Researchers at the RMIT University in Melbourne, Australia recently invented artificial skin that is capable of sensing and reacting to a pain similar to human skin. The creation is a way to improve prosthetics and skin grafts by offering people the capability to sense the environment around. The team also stated that  artificial skin could “augment or compensate the human skin in developing realistic humanoids.” The new research was published in the journal Advanced Intelligent Systems.

Pain as a sensation is a helpful sensory feeling that lets humans navigate the world around. This experience is absent in people who have prosthetic limbs. The pain-sensing artificial skin that is created by RMIT researchers impersonates the nerve pathways in the human body connecting the skin to the brain and works in that way. “We’re sensing many things at one time through our skin, but the pain response only resonates at a certain point. It occurs in situations like when touching something too hot or sharp,” stated lead researcher Madhu Bhaskaran. “so far, none of the electronic technologies invented has been able to realistically the pain feeling of humans.”

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Artificial Skin

The new artificial skin will also experience and measure changes in pressure and temperature (both heat and cold). When the degree crosses a certain threshold, the artificial skin will react similarly to the human skin. It will feel the same way the human skin feels. Researchers created three artificial skin model and prototypes that are responsible for sensing pain, temperature, and pressure. These three feelings combined can replicate the sensing capabilities of human skin. The artificial skin can also transmit signals at fastest speeds like the nerves in the human body.

“While there are technologies that use electrical signals to mimic pain in the human body, the new artificial skin can react to real mechanical pressure, temperature as well as pain, and deliver the exact electronic response to it”, researcher Ataur Rahman stated.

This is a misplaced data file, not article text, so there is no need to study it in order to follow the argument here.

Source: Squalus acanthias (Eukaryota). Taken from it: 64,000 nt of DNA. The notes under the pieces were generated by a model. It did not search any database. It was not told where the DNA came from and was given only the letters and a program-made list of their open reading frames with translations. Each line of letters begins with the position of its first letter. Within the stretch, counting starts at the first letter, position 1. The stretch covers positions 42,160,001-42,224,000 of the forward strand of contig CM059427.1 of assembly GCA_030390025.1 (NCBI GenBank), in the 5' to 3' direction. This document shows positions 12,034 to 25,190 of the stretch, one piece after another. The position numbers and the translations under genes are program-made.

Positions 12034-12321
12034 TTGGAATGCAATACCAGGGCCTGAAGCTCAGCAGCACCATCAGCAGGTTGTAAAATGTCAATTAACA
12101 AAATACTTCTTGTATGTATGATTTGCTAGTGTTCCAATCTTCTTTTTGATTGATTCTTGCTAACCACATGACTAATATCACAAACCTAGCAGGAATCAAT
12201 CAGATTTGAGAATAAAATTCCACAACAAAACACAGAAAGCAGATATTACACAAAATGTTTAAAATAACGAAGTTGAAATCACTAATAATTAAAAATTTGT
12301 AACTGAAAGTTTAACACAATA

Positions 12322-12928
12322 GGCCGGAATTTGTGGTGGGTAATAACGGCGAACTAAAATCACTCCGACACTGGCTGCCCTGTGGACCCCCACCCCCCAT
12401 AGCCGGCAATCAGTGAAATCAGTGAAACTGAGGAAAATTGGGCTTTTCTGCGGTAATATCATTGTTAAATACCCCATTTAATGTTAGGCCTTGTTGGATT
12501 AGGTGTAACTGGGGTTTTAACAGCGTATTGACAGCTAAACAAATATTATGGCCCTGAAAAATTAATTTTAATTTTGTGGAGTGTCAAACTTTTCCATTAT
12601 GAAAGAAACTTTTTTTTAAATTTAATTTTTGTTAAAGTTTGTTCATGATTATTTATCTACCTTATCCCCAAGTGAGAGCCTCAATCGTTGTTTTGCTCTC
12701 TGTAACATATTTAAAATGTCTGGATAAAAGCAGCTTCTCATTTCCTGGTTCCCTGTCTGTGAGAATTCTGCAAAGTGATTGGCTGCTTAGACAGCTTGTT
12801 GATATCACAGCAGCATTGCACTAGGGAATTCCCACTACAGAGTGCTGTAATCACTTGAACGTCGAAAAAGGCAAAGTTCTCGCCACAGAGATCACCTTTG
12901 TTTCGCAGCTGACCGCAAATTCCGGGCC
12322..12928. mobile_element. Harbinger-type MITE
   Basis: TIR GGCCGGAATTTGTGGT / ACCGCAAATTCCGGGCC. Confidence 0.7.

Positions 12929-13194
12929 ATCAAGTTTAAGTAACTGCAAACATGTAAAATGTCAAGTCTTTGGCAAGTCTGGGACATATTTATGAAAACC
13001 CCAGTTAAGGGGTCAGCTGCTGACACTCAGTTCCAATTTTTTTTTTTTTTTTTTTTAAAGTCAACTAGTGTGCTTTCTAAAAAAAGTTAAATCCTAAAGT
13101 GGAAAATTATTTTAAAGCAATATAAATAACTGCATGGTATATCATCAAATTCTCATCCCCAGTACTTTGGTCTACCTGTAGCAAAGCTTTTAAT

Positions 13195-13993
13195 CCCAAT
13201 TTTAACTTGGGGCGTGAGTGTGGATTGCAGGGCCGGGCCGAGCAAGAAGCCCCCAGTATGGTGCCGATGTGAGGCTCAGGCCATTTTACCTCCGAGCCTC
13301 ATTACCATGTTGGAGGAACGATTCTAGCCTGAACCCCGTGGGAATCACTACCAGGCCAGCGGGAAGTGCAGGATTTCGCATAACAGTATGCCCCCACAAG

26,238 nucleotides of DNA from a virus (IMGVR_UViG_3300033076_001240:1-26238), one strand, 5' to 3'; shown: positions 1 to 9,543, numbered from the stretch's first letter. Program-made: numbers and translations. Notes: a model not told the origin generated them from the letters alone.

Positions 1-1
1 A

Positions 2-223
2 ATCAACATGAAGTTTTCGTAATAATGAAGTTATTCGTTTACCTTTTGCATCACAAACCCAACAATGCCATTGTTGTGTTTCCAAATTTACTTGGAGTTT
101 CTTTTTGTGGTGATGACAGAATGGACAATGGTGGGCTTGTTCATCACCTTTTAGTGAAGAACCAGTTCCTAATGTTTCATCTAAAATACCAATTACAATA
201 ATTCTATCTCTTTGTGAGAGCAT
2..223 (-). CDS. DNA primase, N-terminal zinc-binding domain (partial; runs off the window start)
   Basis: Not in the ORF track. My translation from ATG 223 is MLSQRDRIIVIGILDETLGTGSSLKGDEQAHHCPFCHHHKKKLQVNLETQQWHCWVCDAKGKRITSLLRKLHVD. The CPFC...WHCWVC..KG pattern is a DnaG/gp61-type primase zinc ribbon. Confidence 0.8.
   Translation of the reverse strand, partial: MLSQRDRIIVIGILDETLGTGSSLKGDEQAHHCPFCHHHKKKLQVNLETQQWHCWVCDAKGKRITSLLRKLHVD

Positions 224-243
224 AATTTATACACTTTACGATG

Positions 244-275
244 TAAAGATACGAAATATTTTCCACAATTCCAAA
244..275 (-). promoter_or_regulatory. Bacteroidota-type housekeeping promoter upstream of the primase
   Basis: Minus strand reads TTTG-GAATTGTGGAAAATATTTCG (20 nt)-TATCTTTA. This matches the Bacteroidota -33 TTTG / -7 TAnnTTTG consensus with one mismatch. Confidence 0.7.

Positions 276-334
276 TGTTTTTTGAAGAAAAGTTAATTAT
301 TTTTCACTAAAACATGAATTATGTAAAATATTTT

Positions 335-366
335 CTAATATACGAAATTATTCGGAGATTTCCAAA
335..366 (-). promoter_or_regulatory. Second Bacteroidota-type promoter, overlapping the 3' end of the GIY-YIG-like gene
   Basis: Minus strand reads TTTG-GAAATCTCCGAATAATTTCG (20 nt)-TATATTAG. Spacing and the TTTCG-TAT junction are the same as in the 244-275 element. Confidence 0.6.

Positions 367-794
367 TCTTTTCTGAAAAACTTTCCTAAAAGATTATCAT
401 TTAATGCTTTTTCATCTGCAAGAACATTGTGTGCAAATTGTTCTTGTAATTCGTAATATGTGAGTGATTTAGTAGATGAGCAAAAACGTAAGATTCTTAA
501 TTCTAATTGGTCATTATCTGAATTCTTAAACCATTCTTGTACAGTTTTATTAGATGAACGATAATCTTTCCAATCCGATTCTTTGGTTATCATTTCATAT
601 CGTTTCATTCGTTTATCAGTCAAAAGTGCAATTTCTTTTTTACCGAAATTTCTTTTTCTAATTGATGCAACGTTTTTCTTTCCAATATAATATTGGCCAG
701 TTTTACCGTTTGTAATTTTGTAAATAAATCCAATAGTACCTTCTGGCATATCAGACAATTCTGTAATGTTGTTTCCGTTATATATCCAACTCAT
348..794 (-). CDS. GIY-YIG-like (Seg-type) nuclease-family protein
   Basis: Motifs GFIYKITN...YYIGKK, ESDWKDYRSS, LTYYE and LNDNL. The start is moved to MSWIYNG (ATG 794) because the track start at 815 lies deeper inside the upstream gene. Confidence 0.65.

This means the artificial skin understands the difference between gently putting a finger on a pin and accidentally pricking yourself with the pin. this is a critical distinction that was never achieved before electronically.”

The artificial skin invention breakthrough can have massive implications in the fields of healthcare and robotics. Robotics would benefit significantly from sensors that would detect when the bots come into danger and would help them to react accordingly. As the artificial human skin can communicate electronically with a robot, this feature would make the process simpler.

However, interfacing the artificial skin and blending it with the nervous system of the human body is more challenging.  The groundwork for the same, though, is already present. Bhaskaran stated, “We need more research and development to integrate the artificial skin technology into biomedical applications even though the fundamentals like biocompatibility and skin-like stretchability are present.” There can be the use of artificial skin for burns to help patients recover well.

The artificial skin sensors may not be available for some time now. However, that won’t make the RMIT research team’s progress any less critical. Their new research and artificial skin technologies will create a new path for smarter prosthetics and enhanced skin grafts in the future.